A photograph can convey information about a particular object, place, or social issue. With so many different approaches to photography, the following resources offer an overview of different styles, as well as brief history of photography.

For a deeper engagement, take our course, Communicating with Photography, from KQED Teach, an online professional learning platform for educators to level up their digital media skills.

Collecting Life’s Remnants with Nigel Poor
Bay Area-based Nigel Poor is an artist who encourages the use of photography as a way to closely examine our daily activities and interactions with commonplace objects, in order to gain a deeper understanding of who we are.  In this video, Nigel offers three fun photography projects that explore this idea of documenting our personal lives.

Documentary Photography with Paccarik Orue
Learn about the work of Paccarik Orue, a Peruvian documentary photographer currently residing in San Francisco. Paccarik is interested in using his camera to connect with ordinary people, usually residents of low-income neighborhoods. In this video, Digitizing Film Negatives with Paccarik Orue, he guides you through the process of making digital prints from film negatives.

Sixth Street Photography: Visual Arts
Tom Ferentz is the artistic director and founder of the Sixth Street Photography Workshop, which he started in 1991 to make photography accessible to low-income and homeless people in San Francisco. With the help of volunteers, participants can take classes of various skill-level on a weekly basis. In this video, testimonials from students illustrate how photography has changed their lives for the better, thanks to the efforts of the workshop. For more information on the workshop, use this comprehensive educator guide.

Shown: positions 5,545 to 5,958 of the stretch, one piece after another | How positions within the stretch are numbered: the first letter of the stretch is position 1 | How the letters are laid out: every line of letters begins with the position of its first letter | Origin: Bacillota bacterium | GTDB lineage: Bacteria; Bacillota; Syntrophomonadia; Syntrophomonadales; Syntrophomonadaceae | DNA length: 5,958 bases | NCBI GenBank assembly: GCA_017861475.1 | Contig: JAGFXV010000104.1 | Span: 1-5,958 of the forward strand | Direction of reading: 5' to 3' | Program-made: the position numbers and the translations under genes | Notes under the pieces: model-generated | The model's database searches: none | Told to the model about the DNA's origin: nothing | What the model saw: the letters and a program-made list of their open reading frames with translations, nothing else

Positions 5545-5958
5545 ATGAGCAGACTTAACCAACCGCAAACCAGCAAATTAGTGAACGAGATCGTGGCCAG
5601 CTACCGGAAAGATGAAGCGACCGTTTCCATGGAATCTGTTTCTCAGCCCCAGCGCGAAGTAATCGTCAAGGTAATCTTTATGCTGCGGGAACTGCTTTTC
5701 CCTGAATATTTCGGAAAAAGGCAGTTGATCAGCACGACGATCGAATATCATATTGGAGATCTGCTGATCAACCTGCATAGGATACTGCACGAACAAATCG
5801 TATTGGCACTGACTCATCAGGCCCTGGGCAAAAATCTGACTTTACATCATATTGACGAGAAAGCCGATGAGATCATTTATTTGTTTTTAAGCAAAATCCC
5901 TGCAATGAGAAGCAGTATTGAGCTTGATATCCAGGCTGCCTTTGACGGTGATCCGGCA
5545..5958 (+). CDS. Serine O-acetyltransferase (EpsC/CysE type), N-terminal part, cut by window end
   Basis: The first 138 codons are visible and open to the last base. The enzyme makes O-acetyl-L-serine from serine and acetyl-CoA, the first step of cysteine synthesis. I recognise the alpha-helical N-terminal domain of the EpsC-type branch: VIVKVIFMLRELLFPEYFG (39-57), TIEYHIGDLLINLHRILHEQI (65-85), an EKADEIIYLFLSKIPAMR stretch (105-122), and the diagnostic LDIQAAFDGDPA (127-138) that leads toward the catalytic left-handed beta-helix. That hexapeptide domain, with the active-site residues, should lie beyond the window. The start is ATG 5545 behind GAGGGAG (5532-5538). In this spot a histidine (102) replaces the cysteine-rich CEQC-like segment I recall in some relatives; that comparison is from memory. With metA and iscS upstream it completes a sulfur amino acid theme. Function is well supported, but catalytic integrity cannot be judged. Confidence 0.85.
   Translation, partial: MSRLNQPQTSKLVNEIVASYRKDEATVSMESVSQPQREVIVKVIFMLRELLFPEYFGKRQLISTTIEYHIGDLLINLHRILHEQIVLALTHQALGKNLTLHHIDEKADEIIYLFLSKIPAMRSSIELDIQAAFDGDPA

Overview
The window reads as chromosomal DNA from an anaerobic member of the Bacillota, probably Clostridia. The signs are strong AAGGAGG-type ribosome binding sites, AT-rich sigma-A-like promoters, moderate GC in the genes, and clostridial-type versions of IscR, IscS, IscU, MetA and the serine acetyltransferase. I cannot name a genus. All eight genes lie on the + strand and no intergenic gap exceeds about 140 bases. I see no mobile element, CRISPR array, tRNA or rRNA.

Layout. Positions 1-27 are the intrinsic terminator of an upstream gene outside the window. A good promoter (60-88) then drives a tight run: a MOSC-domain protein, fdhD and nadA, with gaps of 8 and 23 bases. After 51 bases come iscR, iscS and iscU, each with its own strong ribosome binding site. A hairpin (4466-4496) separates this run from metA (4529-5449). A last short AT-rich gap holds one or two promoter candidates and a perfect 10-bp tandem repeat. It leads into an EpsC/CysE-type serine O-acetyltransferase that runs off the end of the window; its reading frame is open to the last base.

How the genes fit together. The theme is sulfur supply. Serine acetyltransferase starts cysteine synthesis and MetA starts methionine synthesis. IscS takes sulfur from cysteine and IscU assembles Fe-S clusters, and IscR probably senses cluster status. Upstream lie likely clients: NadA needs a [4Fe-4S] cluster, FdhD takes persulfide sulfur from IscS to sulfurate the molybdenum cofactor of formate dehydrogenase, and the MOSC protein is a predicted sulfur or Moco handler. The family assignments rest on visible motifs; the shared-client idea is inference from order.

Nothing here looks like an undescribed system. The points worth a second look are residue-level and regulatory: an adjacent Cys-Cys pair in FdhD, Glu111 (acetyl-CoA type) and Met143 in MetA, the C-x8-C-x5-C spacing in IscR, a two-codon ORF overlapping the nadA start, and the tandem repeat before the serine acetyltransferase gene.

The Great Depression: Creating Narrative through Photography
Explore the work of a distinguished American photographer Dorothea Lange who started her career with portraiture photography and later turned to document the events and people during the Great Depression. Discover the creative processes that guided Dorothea’s work.

The Art of Portrait Photography | Off Book
At what point does a mere snapshot of someone become a work of art? Four modern photographers discuss examples of their work that illustrate accessibility of portrait photography and its ability to communicate certain ideas or feelings. These artists share their personal stories, as well as creative experiences.

Graciela Iturbide: Exploring the Landscape | Art in the 21st Century: “Investigation”
According to Mexican photographer Graciela Iturbide,  being an “investigator” of the world and of the people is essential for creative growth. Graciela spent a good chunk of her career photographing people in her native Mexico. Guided by her intuition, she often chooses to feature complex subjects in her work. Besides using her camera for portraits, Graciela has taken photographs of landscapes in the Southern United States. Learn more about her fascinating work in this video.

Photographer on a Mission: Ed Drew
Besides working for the California Air National Guard, Ed Drew also has a passion for tintype portraiture photography. Whether on a mission in Afghanistan or in the fields of a local garden project, Ed uses his camera to connect with people he encounters. Learn more about Ed’s work, as well as the history of tintype photography.

 

 

 

Seven Resources to Help Develop Your Photographic Style 8 March,2017Masha Pershay

Author

Masha Pershay

Masha Pershay is an Education Services Intern at KQED. She is a recent graduate of San Francisco State University, where she majored in media studies and audio engineering. Formerly a college radio DJ at KUSF, Masha continues to pursue her passion for sound production through various projects ranging from podcasting to recording sound for visual media, as well as live DJing.

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